Former FCC Chairman Tom Wheeler initially proposed the plan, which would have required cable companies to make their systems work with third-party devices, without the need for a CableCard, over a year ago. Doing so would have saved cable subscribers a few bucks a month promoting competition within the industry and loosening the iron grip on consumers that cable companies now enjoy.
Had it passed, cable company apps would have been required to run on any device operating with an iOS, Android or Windows OS, including Apple TV and Roku boxes. Unsurprisingly, cable companies like Comcast, COX and Time-Warner all heavily lobbied against the idea.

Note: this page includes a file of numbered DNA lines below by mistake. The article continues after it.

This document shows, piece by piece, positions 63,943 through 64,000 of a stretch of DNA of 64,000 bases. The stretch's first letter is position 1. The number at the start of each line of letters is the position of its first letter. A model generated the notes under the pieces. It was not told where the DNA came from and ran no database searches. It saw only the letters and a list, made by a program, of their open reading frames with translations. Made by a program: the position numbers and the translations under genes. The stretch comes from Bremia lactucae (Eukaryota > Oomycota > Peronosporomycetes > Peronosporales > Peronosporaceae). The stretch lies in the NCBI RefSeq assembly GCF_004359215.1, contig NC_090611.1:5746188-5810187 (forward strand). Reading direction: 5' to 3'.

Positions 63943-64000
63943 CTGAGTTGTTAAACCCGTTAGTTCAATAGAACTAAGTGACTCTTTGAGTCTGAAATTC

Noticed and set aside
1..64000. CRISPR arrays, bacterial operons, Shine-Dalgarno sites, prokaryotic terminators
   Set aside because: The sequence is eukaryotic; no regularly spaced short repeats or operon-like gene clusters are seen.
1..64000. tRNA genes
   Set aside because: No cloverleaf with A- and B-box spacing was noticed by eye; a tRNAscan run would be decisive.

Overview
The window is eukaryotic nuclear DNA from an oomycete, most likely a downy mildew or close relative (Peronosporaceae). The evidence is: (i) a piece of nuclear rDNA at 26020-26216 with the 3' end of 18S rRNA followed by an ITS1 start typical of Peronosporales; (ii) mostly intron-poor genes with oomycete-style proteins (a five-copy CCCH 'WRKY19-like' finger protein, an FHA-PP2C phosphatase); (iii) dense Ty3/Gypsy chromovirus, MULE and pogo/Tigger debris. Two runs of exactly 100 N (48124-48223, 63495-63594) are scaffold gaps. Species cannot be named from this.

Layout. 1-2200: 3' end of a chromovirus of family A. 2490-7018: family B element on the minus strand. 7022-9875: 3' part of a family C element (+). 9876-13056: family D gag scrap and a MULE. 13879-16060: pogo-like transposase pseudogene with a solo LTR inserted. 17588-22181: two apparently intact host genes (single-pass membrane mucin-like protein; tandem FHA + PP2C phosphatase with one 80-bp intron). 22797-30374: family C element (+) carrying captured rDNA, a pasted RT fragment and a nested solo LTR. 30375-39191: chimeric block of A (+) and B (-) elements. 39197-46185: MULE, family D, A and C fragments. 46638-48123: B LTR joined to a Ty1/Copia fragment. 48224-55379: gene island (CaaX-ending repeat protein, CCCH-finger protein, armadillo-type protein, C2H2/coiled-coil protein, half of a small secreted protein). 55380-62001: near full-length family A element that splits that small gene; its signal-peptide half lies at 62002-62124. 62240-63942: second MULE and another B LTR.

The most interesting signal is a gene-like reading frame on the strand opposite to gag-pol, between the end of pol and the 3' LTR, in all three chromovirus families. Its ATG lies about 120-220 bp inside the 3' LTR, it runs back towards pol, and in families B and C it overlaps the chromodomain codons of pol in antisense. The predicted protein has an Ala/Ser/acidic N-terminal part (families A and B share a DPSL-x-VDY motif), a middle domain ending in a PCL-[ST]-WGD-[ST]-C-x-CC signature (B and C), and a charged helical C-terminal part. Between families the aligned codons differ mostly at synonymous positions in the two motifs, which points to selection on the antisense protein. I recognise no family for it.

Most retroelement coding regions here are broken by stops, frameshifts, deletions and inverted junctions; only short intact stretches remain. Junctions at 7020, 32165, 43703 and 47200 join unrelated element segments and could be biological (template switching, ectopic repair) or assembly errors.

On Wednesday 19 GOP lawmakers signed and delivered a letter to the newly-installed FCC Chairman, asking that he close the docket on the proposal's proceedings, which officially ends the debate on matter, killing the proposal outright. "We are writing to ask that you close the docket on the set-top box proceeding... and signal clearly to consumers, content producers, consumer electronics manufacturers, and video programming distributors that the Commission's consideration of the set-top box proposal is at an end," the letter reads.
But don't worry. The GOP lawmakers are certain that pay-tv companies -- the same ones that fought so stridently against this regulation and the loss of income that it would have entailed for them -- will be given "a clear sign that they can bring technological advances to set-top boxes and video delivery without fear that the Commission [will] overturn them by regulation" by this action. Don't hold your breath.